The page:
There’s a case in Australia that raises a slew of privacy, confidentiality, and health records security issues because dozens of women allege that a doctor who performed their abortions gave them Hepatitis C.
Had this occurred during another kind of surgery, women would probably feel more comfortable coming forward to identify themselves as having been infected, but because the problem was associated with abortions, women are more reluctant to be publicly identified.
Grant McArthur reports:
… So far, 41 women who underwent abortions with Dr [James Lathan] Peters have been revealed as having a strain of hepatitis C genetically matching his since the scandal was uncovered last January.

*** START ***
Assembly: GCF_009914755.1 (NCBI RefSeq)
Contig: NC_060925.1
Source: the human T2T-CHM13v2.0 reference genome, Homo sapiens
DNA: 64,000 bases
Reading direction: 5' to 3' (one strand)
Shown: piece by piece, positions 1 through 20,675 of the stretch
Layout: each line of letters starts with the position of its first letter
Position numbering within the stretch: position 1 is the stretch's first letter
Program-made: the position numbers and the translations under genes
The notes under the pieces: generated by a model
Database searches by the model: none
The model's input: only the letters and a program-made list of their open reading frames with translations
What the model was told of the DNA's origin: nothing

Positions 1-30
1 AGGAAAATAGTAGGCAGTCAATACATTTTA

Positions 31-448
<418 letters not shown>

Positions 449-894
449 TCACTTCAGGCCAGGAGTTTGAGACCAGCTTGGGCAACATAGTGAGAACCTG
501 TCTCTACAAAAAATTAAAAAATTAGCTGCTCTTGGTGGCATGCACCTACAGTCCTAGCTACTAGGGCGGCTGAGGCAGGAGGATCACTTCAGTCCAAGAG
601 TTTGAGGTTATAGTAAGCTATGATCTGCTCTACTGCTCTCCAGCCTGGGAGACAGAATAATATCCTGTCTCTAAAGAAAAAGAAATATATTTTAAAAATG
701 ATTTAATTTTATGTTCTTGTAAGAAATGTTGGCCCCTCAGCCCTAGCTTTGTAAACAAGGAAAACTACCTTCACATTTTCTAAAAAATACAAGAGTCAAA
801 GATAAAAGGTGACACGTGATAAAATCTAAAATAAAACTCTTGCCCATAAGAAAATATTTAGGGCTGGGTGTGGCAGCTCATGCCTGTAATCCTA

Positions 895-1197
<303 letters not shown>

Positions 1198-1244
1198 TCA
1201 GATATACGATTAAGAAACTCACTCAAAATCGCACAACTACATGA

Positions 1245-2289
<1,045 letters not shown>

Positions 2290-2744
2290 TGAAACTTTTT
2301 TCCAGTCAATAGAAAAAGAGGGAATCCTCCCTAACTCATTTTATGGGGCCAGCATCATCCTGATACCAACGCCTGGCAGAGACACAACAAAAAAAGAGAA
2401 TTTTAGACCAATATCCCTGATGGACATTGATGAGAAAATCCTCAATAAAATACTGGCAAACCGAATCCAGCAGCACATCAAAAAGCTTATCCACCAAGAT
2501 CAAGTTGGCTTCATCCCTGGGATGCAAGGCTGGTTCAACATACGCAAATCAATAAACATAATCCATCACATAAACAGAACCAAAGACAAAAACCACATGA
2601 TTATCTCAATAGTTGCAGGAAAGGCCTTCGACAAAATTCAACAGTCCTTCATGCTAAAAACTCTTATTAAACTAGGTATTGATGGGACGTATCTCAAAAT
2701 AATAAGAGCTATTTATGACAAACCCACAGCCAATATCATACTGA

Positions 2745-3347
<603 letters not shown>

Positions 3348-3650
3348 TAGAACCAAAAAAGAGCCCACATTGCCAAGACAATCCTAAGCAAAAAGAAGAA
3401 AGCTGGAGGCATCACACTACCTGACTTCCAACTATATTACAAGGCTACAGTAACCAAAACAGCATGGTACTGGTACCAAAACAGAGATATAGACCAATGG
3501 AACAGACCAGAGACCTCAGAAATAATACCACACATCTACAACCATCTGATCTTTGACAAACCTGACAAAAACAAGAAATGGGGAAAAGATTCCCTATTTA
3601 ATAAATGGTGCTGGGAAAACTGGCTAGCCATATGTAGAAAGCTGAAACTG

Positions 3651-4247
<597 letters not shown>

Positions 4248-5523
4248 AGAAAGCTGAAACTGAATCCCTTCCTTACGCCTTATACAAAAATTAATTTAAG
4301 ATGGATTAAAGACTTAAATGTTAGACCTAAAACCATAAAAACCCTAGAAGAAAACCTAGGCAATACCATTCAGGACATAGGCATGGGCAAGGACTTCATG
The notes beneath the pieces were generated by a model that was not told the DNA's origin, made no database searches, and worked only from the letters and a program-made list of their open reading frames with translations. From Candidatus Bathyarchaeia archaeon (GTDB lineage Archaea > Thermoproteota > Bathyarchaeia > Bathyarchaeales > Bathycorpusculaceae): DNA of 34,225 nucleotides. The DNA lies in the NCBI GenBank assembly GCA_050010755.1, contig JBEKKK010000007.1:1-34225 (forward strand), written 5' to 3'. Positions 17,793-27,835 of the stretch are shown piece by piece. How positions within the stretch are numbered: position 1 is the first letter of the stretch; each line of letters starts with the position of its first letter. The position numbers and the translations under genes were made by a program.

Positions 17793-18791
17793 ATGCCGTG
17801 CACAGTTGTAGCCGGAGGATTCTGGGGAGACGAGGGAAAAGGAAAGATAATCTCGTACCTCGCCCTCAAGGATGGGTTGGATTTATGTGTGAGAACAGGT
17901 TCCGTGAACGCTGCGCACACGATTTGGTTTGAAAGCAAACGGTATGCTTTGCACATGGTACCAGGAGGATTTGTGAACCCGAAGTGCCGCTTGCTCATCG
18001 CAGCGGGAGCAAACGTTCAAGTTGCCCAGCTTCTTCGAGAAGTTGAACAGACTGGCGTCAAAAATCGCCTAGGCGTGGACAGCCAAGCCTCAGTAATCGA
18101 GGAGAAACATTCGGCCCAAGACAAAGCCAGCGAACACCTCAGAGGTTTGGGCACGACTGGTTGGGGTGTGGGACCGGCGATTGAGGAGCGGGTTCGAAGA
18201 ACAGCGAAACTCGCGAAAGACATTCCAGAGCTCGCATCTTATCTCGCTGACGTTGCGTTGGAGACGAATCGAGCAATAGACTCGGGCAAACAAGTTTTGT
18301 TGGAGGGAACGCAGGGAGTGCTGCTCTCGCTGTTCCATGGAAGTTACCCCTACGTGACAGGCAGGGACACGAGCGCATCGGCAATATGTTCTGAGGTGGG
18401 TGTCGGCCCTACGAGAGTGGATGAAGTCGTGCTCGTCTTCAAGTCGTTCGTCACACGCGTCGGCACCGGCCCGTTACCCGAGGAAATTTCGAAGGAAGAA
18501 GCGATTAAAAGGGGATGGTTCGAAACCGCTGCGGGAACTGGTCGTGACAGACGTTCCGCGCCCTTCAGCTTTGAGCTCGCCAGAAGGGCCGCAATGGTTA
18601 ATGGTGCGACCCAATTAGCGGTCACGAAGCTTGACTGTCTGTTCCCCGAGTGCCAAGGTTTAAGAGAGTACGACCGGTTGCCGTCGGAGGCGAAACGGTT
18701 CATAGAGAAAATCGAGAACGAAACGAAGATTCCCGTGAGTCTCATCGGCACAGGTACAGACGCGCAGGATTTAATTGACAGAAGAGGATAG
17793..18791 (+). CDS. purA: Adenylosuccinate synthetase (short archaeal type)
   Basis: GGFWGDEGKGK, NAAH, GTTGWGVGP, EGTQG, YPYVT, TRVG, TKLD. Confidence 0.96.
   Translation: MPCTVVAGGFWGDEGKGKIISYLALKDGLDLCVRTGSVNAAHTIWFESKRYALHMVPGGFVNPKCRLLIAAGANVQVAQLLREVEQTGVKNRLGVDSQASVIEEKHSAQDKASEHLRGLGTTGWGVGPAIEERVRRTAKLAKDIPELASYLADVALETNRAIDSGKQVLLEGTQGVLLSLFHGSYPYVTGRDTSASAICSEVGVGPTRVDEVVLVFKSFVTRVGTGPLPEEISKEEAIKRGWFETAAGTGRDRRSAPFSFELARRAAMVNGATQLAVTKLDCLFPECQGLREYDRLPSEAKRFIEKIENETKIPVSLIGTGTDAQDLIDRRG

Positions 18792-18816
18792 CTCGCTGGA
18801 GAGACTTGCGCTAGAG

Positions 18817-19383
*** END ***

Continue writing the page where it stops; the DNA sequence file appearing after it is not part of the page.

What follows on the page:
More of his patients also have hepatitis C where the exact strain cannot be matched, while another 1000 women are still being tested after attending the Croydon Day Surgery, now called Marie Stopes Maroondah, the Fertility Control Centre in East Melbourne, St Albans Endoscopy Centre and Western Day Surgery in Sunshine where Dr Peters worked.
The security of highly personal health records seized by police from the Croydon abortion clinic last weekend has also become an issue, with Health Services Commissioner Beth Wilson contacting police to ensure the confidentiality of vulnerable patients.
The Herald Sun understands the records are locked away in a special area and are accessible by only 12 people at the centre of the investigation, measures which Ms Wilson said satisfied her.
Read more in the Herald Sun.